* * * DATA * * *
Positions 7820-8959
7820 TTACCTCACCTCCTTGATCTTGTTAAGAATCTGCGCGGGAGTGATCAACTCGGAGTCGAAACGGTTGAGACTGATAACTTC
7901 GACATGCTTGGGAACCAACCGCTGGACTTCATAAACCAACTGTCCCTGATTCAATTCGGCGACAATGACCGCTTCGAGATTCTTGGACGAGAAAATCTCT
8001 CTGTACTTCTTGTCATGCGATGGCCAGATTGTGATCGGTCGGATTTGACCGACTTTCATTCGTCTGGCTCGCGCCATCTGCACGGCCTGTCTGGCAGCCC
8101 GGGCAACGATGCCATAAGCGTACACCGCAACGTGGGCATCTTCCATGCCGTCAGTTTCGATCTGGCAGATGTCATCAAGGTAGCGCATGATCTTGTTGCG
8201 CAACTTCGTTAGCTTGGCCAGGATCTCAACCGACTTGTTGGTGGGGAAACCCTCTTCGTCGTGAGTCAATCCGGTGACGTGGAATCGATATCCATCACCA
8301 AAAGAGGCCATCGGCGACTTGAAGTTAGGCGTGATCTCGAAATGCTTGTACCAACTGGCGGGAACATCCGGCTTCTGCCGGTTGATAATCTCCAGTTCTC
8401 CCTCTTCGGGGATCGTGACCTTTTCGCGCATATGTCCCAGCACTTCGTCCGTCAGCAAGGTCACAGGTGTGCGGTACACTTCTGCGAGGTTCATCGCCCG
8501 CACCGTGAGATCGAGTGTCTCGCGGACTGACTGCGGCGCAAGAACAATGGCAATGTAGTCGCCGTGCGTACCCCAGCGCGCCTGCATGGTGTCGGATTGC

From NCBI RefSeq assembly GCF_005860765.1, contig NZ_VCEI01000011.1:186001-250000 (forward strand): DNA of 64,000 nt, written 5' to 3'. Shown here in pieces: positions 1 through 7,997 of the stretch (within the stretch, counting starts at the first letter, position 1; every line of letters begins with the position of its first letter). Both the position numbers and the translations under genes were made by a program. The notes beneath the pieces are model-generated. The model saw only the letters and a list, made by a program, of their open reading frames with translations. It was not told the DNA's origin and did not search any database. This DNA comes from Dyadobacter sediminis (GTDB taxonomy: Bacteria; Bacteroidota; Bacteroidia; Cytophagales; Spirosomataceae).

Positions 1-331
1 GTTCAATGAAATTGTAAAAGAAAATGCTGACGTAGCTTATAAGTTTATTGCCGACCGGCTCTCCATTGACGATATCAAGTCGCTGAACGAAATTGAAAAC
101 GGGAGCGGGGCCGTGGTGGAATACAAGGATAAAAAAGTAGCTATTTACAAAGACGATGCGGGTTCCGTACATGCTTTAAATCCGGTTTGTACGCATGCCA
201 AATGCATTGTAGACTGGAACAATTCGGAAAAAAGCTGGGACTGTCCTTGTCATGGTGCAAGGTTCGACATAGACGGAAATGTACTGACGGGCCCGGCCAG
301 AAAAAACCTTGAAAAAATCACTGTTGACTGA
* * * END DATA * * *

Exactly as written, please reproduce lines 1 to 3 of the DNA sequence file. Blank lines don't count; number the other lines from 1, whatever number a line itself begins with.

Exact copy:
Positions 7820-8959
7820 TTACCTCACCTCCTTGATCTTGTTAAGAATCTGCGCGGGAGTGATCAACTCGGAGTCGAAACGGTTGAGACTGATAACTTC
7901 GACATGCTTGGGAACCAACCGCTGGACTTCATAAACCAACTGTCCCTGATTCAATTCGGCGACAATGACCGCTTCGAGATTCTTGGACGAGAAAATCTCT